The functionality of the site has also been extended. There are now more in-depth current readings supporting both metric and imperial measurements, forecasts and weather maps from for the local area have been integrated and I have added a weather webcam and a weather almanac. I intend to write posts to cover the wunderground and webcam build outs soon.

For now this post will concentrate on an unexpected off-shoot of my efforts: a Web Service that exposes Weather Display Live data.

Weather Display Live

Weather Display (and its equivalents such as MeteoHub) can generate clientraw.txt files containing a weather station’s readings and can upload them to a web server periodically and frequently via FTP (in some cases every minute). The primary purpose of this is to drive a Weather Display Live (WDL) dashboard:

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The WDL clientraw.txt format is well documented and I have previously used the HTTP addressable clientraw.txt to drive a custom Android widget and my PiFaceCAD Weather Display Console. The disappointing aspect is WDL itself. Don’t get me wrong it’s an excellent weather dashboard and I still have it available in my new website. The problem with it is that is Flash based which is not as widely supported as it used to be. It’s pretty much not an option for mobile device clients running IOS or Android, for example.

To counter this I wanted my new website to make far greater use of the information contained in the clientraw.txt files outside of WDL dashboard itself. My old weather website made use of PHP to grab weather readings from clientraw.txt and place them into web pages before serving them up to the client. This was an approach I wanted to move away from.

I’d just cut my teeth on using JSON formatted web services with my experience as a client to the Wunderground API. I liked the idea of having a page load its own data from the client side where it could conceivably be mix and match data from various services. I figured it wouldn’t be too difficult to create my own web services to expose WDL data and call them from my own web site.


I settled on using PHP for the implementation for a couple of reasons. Firstly because I’ve used it for server-side processing on-and-off for a few years and know if fairly well. Secondly because I intended to write a general solution which I could open source for others to use and PHP is ubiquitous in the hosting world.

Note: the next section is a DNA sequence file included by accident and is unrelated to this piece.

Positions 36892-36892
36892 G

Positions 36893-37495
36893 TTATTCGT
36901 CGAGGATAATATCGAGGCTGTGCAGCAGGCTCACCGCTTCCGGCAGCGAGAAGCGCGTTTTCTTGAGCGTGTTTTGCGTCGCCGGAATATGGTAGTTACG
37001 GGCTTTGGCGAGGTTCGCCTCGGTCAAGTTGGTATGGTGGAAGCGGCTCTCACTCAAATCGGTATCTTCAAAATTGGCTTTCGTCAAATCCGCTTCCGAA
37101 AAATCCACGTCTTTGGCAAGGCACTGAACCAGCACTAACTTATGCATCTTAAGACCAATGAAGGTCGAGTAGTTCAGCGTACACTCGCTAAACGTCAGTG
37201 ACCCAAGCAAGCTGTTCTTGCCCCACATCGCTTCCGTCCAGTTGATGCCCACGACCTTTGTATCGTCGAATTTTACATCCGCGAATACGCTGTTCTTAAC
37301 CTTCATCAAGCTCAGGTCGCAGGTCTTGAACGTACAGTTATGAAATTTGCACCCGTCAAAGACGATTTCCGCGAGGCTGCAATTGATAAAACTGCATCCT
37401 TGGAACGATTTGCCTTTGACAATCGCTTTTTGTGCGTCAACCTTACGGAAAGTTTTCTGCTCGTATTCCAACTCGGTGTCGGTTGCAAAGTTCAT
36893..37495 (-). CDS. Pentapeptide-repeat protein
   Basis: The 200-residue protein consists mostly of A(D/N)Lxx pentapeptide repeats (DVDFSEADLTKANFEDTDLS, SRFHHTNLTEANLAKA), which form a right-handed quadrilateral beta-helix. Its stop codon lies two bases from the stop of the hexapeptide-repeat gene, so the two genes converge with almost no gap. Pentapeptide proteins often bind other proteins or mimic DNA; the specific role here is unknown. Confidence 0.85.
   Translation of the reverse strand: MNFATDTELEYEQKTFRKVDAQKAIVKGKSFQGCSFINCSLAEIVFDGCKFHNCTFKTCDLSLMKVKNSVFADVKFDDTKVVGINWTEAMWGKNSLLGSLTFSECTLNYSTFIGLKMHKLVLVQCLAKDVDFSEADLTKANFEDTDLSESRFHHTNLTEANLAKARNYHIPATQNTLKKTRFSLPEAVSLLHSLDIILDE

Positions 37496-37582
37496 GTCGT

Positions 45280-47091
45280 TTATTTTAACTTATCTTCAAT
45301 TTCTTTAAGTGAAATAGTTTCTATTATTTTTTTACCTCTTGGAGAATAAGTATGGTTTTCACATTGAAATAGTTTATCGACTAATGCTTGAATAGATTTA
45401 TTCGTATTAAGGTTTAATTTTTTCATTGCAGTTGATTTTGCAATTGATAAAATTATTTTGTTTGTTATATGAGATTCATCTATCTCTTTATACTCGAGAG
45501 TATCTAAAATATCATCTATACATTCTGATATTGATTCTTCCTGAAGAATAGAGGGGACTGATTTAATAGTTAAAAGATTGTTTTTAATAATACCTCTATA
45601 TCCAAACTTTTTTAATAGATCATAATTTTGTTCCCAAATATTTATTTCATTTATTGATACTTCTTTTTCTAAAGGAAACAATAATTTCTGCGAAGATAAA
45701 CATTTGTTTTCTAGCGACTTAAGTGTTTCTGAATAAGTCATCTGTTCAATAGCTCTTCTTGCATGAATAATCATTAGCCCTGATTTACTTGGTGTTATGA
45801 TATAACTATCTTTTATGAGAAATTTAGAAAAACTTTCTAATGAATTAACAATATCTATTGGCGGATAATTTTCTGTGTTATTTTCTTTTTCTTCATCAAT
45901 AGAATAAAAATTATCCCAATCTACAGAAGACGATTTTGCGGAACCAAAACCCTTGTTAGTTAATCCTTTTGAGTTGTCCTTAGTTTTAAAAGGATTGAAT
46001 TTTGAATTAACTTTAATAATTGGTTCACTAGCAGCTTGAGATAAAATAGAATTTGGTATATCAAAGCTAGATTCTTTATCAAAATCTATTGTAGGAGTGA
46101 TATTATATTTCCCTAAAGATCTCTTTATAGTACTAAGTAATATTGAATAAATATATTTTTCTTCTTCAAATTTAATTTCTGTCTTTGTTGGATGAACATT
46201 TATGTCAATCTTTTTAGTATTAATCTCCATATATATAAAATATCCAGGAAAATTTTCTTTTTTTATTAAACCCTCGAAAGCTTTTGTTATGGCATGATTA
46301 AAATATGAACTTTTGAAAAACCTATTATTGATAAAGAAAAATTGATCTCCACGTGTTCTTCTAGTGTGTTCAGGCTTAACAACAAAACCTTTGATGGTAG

The result was json-webservice-wdlive, a JSON formatted web service API.

The API exposes two URLs. The first URL returns current weather conditions including Temperature, Pressure, Rainfall, Wind, Humidity, Dew Point, Wind Chill, Humidex, Heat Index and UV. The second URL returns a weather almanac for Month-to-Date, Year-to-Date and All Time records. Both JSON and JSONP (enabled with the addition of a callback attribute to the URL) are supported.

Besides exposing the data in the default units found in clientraw the responses also contain many alternative units. For example, clientraw files store wind speeds in knots. The Web Service responses, on the other hand, respond with Bft, knots, km/h, mph, and m/s.


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Note that I only expose the data I need for my own purposes (i.e. what my weather station setup supports). However, it would be a simply matter to expand the service calls to add, say, solar measurements or extend the selection of almanac measurements. Anything else WDL clientraw.txt files provide can be exposed, if required, with minor code additions.

I have made the json-webservice-wdlive source code available as a GitHub project. Have a look in the project’s README for installation instructions. json-webservice-wdlive is also running live on my own weather website. You can try it at by clicking on the links below:

Refer to the GitHub project page for more details on the Web Service’s response fields including the different measurement units and number field formatting details.

I also make use of the service in three places on my own website: the Current Conditions, Weather Almanac (pictured below) and the Forecast page where I mix my service’s results with those from the Wunderground web service.


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If you have a WDL enabled website feel free to install json-webservice-wdlive to expose your weather data to others and/or to include your information in your own pages.